Two delicious meals from our lunch spot in Kunigami-son, after our excursion to Hiji Falls and Okuma Beach. I don’t actually know what any of this is, but I’m guessing it goes something like this: Rice (or) Noodles + Meat + Veggies. Mix with delicious magical Japanese potion and serve 🙂
Here’s a little Asian food porn for ya: Today’s lunch at Transit Cafe on the Seawall, which was comprised of tuna, avocado, seaweed, rice, a quail egg, sea grapes, and some sort of delicious sauce #yum
Earlier this week, our wonderful sponsors organized a group dinner at Yoshihachi, the area’s landmark sushi establishment. Apparently, Yoshihachi has been frequented by celebrities, athletes, politicians, and high-ranking military officials over the years, so of course we had to pay it a visit. Chuck and I had tried quite a bit of delicious Japanese food already, but this was our first authentic dining experience in many ways – most notably that we removed our shoes and sat on the floor before eating, and paid in cash yen at the door for our meal (no credit cards accepted.)
Our new friends insisted we try the blowfish. Rumor has it that it makes your mouth numb and tingly, and if you’re really lucky, it gives you some trippy dreams. Alas – Chuck and I experienced neither – but I’m still happy that we tried it. What was more interesting was the sea urchin. If there is anything that straight up tastes like the ocean, it’s a sea urchin. Delicious!
Mostly, my focus in trying all this amazing Japanese food is mastering the chopsticks. Chuck was already pretty decent, but I’m proud to say I’m slowly catching up to his expertise and may even surpass it! I’m kidding… I’m nowhere near there… but I am definitely making progress. In a land where you can’t just ask for a fork, you learn to work with what you’ve got!
While I was in France, I ate whatever I wanted. French food is heavy on all the currently “taboo” food groups in this country (depending on who you’re talking to these days), to include dairy, grains, meat, fats, and everything in between. And I have to tell ya – my digestive system never felt better while I was over there!
I returned to the U.S., and while I surely love American food in all its glory, I am back to being bloated, irregular, and less energized. It’s not because I eat bread… or because cheese is wrecking my digestive system…or because I enjoy red meat. I ate all those things in Europe. I know this is no secret, but it really is the fact that food in this country is SO overly processed. Even the packaged foods in Europe had smaller lists of ingredients, most of which I could actually pronounce. Everything is fresh and mostly local there. I ate raw eggs and beef for crying out loud (and lived to tell the tale.)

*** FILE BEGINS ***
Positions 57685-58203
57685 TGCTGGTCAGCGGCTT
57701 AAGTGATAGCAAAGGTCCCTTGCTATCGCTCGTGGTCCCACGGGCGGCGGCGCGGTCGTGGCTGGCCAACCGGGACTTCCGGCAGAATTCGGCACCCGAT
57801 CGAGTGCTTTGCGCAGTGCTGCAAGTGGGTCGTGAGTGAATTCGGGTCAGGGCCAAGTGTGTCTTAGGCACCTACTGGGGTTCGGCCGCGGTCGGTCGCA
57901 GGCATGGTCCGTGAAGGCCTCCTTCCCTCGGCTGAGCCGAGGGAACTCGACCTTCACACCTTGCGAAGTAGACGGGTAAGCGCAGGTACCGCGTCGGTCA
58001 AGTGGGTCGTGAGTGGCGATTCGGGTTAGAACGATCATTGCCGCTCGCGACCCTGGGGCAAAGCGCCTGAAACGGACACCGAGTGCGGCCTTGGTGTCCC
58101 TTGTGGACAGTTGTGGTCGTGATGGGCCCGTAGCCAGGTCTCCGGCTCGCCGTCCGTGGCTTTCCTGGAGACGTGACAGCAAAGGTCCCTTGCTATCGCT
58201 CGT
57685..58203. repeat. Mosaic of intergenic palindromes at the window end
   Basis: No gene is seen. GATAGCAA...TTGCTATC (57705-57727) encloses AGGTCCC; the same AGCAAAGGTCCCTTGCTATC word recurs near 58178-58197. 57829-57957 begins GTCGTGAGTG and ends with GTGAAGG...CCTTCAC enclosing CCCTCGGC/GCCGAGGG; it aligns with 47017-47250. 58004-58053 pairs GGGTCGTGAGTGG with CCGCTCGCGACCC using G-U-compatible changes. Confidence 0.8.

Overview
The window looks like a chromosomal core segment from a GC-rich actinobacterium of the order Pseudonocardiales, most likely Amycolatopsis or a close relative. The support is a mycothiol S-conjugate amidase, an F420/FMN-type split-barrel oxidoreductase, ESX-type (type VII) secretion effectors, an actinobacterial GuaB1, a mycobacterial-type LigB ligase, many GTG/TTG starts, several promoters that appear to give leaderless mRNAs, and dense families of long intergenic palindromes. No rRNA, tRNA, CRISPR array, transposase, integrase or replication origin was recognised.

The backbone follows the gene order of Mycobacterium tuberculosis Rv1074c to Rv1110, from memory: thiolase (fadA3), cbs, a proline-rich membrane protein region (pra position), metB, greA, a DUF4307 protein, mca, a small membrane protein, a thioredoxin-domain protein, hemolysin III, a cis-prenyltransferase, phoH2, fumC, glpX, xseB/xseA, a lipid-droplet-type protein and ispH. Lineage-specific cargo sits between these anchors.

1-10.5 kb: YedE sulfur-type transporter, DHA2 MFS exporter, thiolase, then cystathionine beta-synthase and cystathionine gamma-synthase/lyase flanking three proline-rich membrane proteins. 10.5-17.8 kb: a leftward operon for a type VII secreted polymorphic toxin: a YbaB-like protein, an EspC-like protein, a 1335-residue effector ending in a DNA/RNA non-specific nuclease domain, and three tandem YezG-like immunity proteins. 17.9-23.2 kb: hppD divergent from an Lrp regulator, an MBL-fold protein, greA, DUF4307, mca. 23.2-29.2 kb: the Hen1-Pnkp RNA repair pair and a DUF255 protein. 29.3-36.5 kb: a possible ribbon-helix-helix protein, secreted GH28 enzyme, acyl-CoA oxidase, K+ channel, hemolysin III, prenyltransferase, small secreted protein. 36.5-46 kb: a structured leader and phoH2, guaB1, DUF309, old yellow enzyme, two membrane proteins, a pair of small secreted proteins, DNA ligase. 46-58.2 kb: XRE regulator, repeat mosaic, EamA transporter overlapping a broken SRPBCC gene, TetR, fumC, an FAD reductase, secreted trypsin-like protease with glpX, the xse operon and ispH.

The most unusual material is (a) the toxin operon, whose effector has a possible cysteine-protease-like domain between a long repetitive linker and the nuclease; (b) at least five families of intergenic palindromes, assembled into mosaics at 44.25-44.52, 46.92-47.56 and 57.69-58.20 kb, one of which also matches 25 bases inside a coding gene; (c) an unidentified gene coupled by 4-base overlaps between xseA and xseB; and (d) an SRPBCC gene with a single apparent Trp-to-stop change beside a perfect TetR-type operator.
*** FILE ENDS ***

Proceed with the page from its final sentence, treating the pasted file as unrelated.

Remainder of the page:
I’m not one to judge the U.S. based on what other countries are doing. I’ve never thought it’s a fair comparison – we are so much bigger and more diverse than most European countries. However, I do wish we could take at least SOMEWHAT of a hint from their dietary practices. Natural ingredients. A reduced reliance on corn. Cleaner, more humane livestock care. And perhaps the elimination of preservatives, dyes, and other miscellaneous ingredients that are banned everywhere else in the developed world except here! Of course, Americans could take a little personal responsibility and work on portion control, too…
I hate to be that Northern Virginia snobby white girl, and I probably won’t have this opportunity on a military base in Okinawa, but I may have to start shopping organic (it’s a start!)
Catching a little #lunch on the #Mediterranean before our boat tour of the #Calanques! #cassis #provence #cheese #zucchini #cotedazur #france (at Calanques de Cassis)
How is this NOT the norm?? I never would have gotten away with rejecting what my Mama made. It didn’t matter if sauerkraut made me want to barf – I ate it, or I went hungry!
No wonder I don’t like most children these days. Entitled lil’ punks.
Two of my favorite culinary items from this past weekend’s Army/Navy Football + Christmas party are pictured above: jumbo spiral cut ham and chocolate chip cookie dough brownies! I also loved the mashed potatoes, but they aren’t quite as photogenic 🙂
The party was a hit. It was pouring rain outside, but pretty much everyone we invited showed up. After the game (yawn), we played a rousing and hilarious game of Cards Against Humanity, and then played with the XBOX Kinect until our knees and joints ached. I never tire of Dance Central!! I looove that came, and of course – I always win 🙂
This is our last week before we head home to Virginia for the holidays! It’s pure admin before we go. Medical clearance for Japan, various appointments for government passports for Japan, random miscellaneous paperwork… you guessed it, for Japan. I feel so bad for poor Annie. Her past two Japan-centric visits to the vet were traumatic enough, but the worst is yet to come! Early January, she has to get a blood test that will require tying her up and restraining her, since they will take the blood straight from the jugular. They will ask me to leave the room 😦
Probably a good idea, to be honest. It’s gonna be heartbreaking!
Had the cutest little Southern lunch at the Swan Coach House in Atlanta. The chicken florentine and tea sandwiches were delish, as were the mint juleps. It was definitely a “ladies who lunch” kind of place, floral wallpaper and all, and even had one table full of women in ridiculously large hats and heavy pearls.
The Marine and the Soldier I was with fit in just splendidly… Haha it was hilarious.
(at Atlanta History Center – Swan House)
“The art of dining well is no slight art, the pleasure not a slight pleasure.” (Michel de Montaigne.)
Belated anniversary #dinner collage #latergram #epicrestaurant
Last night’s dinner with the in-laws! Filet mignon, duck confit risotto, and shrimp n’ grits at one of my fave downtown restaurants… Yum!